Chris Berry is Professor Emeritus of Political Theory at the University of Glasgow, which he joined from 1970, from the LSE where he completed his doctorate. He is best known for his work on the Scottish Enlightenment and on the idea of luxury. He has given invited keynote lectures on these themes in China, Japan, Chile, the US and in Europe. He is an elected Fellow of the Royal Society of Edinburgh.
Christopher Berry's Essays on Hume, Smith, and the Scottish Enlightenment is more than its title promises. Yes, it is a collection of essays on David Hume, Adam Smith, and the Scottish Enlightenment, but it is also a remarkably coherent picture of both an intellectual period and of a professor of political theory, as Christopher Berry likes to think of himself, and the intellectual context in which he wrote. ... One of the many remarkable features of the volume is that there is such a continuity and a smooth transition from one chapter to another that it took me a while to realize that the essays are not rewritten or adapted to this volume. ... This volume is indeed an example of how the whole is more than the sum of its parts, since, as a whole, it does offer a bigger picture, a broader perspective on the big ideas of the Scottish Enlightenment, and even if these ideas are present in each individual essay, they are magnified each time by their proximity to each other, allowing them to blossom together with greater intensity and vivacity.--Maria Pia Paganelli, Trinity University "Journal of Scottish Philosophy"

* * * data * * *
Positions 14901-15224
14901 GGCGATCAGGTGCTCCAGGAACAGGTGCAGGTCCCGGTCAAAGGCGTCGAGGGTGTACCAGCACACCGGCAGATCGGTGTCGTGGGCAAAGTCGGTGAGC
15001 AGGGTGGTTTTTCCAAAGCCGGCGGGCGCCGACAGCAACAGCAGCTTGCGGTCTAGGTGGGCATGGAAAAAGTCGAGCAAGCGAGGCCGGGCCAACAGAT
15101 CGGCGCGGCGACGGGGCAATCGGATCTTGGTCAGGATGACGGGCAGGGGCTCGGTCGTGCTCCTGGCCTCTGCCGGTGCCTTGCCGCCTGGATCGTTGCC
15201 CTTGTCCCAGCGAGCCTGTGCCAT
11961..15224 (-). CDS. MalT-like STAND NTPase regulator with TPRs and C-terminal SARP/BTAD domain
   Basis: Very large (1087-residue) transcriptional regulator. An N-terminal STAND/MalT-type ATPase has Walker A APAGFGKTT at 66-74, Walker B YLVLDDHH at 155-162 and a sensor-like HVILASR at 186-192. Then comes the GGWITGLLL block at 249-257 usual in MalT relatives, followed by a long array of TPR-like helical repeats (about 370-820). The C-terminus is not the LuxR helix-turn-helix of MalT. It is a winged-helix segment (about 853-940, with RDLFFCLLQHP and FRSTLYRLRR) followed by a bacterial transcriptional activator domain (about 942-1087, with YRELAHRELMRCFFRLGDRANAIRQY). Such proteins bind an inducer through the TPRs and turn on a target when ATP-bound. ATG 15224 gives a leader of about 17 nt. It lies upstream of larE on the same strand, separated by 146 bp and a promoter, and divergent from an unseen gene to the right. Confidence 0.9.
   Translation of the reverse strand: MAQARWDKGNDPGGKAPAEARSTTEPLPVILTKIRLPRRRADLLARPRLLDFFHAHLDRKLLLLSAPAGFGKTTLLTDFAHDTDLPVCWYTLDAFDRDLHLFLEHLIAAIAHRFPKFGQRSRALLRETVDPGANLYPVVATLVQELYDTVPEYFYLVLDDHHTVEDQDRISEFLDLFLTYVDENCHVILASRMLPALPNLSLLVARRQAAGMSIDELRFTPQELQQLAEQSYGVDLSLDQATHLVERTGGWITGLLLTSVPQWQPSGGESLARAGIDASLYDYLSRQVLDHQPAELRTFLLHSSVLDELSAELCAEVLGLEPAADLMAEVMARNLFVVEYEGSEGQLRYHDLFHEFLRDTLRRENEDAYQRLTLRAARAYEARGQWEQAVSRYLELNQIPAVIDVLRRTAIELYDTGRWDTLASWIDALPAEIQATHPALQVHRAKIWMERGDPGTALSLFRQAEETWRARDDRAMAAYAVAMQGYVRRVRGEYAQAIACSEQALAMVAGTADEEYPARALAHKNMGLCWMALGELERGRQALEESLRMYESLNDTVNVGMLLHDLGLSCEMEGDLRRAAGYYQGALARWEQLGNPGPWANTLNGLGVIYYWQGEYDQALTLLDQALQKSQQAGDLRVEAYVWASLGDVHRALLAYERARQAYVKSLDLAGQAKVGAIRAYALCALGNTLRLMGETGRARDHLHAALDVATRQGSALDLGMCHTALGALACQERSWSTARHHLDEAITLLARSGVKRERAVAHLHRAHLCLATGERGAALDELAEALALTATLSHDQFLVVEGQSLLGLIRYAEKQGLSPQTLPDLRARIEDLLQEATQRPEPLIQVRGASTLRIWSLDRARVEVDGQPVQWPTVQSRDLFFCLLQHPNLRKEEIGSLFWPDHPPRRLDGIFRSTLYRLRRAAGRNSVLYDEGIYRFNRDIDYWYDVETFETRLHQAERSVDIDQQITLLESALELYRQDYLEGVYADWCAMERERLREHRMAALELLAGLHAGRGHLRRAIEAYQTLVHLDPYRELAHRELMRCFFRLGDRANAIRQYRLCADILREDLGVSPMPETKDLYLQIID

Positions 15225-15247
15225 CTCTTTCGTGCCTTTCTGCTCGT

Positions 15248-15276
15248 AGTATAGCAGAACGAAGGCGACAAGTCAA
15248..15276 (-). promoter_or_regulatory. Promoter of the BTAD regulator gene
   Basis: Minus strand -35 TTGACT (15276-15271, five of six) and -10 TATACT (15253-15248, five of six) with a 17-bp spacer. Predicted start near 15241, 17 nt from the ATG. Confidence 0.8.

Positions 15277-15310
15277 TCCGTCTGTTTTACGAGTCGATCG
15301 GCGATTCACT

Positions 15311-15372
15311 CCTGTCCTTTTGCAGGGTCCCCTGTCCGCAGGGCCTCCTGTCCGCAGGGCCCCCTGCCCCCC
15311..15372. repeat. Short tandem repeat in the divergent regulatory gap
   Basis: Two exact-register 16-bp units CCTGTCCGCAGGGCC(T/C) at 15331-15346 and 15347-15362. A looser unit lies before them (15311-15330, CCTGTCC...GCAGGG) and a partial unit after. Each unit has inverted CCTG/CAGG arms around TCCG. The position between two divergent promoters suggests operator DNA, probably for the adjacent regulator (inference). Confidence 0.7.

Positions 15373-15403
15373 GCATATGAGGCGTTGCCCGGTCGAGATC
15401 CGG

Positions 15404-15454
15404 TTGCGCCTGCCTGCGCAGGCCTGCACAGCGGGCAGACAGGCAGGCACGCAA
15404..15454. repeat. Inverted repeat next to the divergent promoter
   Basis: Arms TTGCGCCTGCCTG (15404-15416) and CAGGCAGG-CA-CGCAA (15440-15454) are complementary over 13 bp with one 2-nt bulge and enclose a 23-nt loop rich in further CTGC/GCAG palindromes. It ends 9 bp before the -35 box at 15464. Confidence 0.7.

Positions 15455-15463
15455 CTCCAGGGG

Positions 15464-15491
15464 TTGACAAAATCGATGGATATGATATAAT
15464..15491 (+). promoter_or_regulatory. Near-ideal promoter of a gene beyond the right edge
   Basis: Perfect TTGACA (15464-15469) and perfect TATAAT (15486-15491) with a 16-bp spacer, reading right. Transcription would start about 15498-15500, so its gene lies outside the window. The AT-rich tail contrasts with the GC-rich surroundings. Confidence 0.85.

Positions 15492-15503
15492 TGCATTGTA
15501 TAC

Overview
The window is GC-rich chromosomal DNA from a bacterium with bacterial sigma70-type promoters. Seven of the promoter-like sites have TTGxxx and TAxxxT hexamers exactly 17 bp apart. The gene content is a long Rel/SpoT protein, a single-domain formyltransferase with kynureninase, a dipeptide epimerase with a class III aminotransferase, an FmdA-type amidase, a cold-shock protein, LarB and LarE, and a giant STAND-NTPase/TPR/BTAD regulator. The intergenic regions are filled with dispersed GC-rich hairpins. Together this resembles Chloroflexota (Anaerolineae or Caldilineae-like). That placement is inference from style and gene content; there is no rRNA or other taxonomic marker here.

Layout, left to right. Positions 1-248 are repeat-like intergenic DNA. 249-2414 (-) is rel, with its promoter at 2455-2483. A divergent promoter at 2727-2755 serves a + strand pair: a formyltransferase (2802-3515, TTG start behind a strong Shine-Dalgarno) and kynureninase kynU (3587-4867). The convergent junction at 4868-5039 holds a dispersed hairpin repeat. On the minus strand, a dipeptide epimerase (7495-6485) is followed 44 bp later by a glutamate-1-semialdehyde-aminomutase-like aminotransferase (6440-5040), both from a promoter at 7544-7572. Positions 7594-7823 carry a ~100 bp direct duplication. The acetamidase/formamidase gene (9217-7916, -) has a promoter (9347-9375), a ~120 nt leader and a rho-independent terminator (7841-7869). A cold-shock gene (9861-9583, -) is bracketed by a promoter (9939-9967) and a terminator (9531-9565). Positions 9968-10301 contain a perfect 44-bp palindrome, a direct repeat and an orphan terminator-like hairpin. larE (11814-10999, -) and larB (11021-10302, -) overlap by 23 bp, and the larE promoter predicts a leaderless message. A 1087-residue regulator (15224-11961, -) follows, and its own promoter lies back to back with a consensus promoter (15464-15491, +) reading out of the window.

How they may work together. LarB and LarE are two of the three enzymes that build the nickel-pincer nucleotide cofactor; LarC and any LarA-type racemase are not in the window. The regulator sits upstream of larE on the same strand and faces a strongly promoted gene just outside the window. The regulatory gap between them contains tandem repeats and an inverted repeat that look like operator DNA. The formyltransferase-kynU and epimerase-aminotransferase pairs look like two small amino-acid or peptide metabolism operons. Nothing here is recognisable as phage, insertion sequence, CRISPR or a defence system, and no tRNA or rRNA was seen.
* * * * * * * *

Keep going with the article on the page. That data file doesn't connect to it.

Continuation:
Christopher Berry's Essays on Hume, Smith and the Scottish Enlightenment delivers a 'big idea' on what Scottish enlightenment thinkers collectively sought to achieve. This collection of essays will certainly interest specialists in the field and is highly recommended as a key teaching source for postgraduate seminars on the Scottish enlightenment.--C. B. Bow, University of Aberdeen "Scottish Historical Review"
For over 40 years, Christopher J. Berry has been one of the most insightful commentators on the political and moral thought of the Scottish Enlightenment. It is thus, as David Hume would put it, both useful and agreeable to have many of Berry's previously published papers collected here, alongside several lectures and earlier working papers appearing in print for the first time ... With unfailing clarity, Berry helps to illuminate and untangle many issues that have often been obscured, rather than clarified, by existing scholarly treatments.--Paul Sagar, King's College London "The European Journal of the History of Economic Thought"